Norton, W. Procreative Boundaries: Gay men navigating surrogacy. Oral presentation accepted for the European Sociological Association Conference, Manchester, 20-23 August 2019. Elected one of the top 500 abstracts for publication in the BJOG.

 Norton, W. "Gay Men’s Experiences of UK Maternity Care”. I-poster accepted (Ref 1233) for the Royal College of Obstetricians and Gynaecology World Congress, London, 17-19 June 2019.

 Holloway, D; Norton, W. "The Work of the Royal College of Nursing Women’s Health Steering Group”. I-poster accepted for the Royal College of Obstetricians and Gynaecology World Congress, London, 17-19 June 2019.

 Weis, C; Norton, W. "Heterosexual partnered men’s experiences of becoming fathers through surrogacy” at the British Sociological Association Human Reproduction Study Group Annual Conference. De Montfort University, Leicester, 12th June 2019.

 Norton, W. "Navigating UK Surrogacy Law: Gay Men’s Journeys to Parenthood” at the British Sociological Association Human Reproduction Study Group Annual Conference: Reproduction and the Law: transformations, responsibilities and uncertainties in the 21st Century. De Montfort University, Leicester, 24th May 2018.

 Norton W. ‘Nurse-led Intrauterine Insemination Programmes’. Invited speaker, International Women's Health Nursing Congress, Istanbul, Turkey, 22-24 March 2018.

 Norton W. ‘The Role of the Endometriosis Clinical Nurse Specialist’. Invited speaker, International Women's Health Nursing Congress, Istanbul, Turkey, 22-24 March 2018

 Norton W. ‘Gay men’s journeys to parenthood via surrogacy:  an exploratory study of UK residents. Centre for Reproduction Research Seminar Series. De Montfort University, Leicester, 21st February 2018.

 Norton, W; Holloway, D; Mitchell, H. “A Survey of the Endometrioses CNS Role in BSGE Centres”. Invited Speaker - British Society for Gynaecological Endoscopy Annual Scientific Meeting, Hull, UK. 17 - 19 May 2017.

 Norton, W; Hudson, N; Fish, J; Culley, L. "Gay men’s journeys to parenthood via surrogacy: an exploratory study of UK residents" at the 32nd Annual Meeting of the European Society of Human Reproduction and Embryology, Helsinki, Finland, 3-6 July 2016.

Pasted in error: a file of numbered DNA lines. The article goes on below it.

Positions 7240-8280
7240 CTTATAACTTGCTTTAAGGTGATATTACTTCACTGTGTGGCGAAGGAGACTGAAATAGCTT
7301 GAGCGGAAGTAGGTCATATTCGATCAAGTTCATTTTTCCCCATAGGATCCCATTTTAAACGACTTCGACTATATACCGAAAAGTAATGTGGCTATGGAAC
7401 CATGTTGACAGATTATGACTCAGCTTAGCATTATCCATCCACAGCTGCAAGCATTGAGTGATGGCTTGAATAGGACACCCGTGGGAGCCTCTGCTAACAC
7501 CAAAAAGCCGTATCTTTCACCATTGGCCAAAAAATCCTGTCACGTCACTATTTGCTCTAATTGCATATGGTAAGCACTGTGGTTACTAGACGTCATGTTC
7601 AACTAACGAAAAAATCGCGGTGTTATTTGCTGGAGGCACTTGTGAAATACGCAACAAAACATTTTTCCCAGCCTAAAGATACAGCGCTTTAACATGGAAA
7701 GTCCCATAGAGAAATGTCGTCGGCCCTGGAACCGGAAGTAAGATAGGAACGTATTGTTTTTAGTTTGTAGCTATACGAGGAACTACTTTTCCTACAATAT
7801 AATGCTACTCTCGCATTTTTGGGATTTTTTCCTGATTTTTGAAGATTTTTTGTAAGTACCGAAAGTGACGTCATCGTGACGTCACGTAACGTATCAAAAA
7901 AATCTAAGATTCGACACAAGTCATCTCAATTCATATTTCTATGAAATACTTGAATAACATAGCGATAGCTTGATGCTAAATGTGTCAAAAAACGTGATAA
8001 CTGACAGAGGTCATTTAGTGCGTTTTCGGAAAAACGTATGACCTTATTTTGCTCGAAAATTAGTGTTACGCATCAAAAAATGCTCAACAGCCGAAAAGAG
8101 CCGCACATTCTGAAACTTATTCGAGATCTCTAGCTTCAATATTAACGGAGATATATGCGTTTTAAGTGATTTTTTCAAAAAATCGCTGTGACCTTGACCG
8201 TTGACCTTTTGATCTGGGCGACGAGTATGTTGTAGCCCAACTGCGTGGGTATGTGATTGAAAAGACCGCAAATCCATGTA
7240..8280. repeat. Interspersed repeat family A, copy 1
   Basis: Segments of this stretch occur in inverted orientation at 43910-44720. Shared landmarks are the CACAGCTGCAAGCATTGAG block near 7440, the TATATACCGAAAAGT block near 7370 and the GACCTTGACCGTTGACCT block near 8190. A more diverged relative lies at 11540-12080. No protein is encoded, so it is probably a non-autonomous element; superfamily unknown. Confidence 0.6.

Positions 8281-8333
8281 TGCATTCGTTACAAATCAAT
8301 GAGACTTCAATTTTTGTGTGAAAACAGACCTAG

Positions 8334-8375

Norton, W, “Reinforcing the Role of the Endometriosis CNS: An Open Forum”. Invited Speaker - British Society for Gynaecological Endoscopy Annual Scientific Meeting, Cornwall, UK. 16 – 18 May 2016

 Norton, W, “Gay Surrogacy”. Invited Speaker - BSA Families and Relationships Study Group: Looking Back and Looking Forward to Future LGBT Parenting Research Agendas. University of Manchester, 6th May 2016

 Norton, W “An exploratory study of gay men seeking surrogacy to achieve parenthood – work in progress”. Reproduction Research Group Seminar Series. De Montfort University, Leicester, 3rd June 2015

Hudson, N. Culley, L. Norton, W “Bio-Sociality and the Negotiation of Diagnosis in Cross-Border Infertility Treatment" at the XVIII ISA World Congress of Sociology in Japan on July 13-19, 2014.

Culley, L; Hudson, N; Norton, W; Law C. Religion, Infertility and Infertility Treatment.  Second Annual Conference on Medicine and Religion in Chicago on May 28-30, 2013.

Hudson N, Culley L, Norton, W ‘Online communities of hope. Bio-sociality and the negotiation of overseas fertility treatment’, paper presented to the British Sociological Association Human Reproduction Study Group Annual Conference. Milton Keynes,15 June 2011

Woodward B J, Norton, W J, Almeida P & Gilling-Smith C (2011) Inconsistencies in the treatment of patients with blood-borne viruses: an audit of British IVF clinics, oral presentation at the 27th Annual Meeting of ESHRE, Stockholm, Sweden, 3July – 6 July 2011

Woodward B. Gilling-Smith C. Almeida P, Norton, W. Blood-borne Viruses: An audit of treating viral positive patients and perceived risks in UK fertility clinics. Oral presentation at Fertility 2011 Conference, Dublin, 4-6 January 2011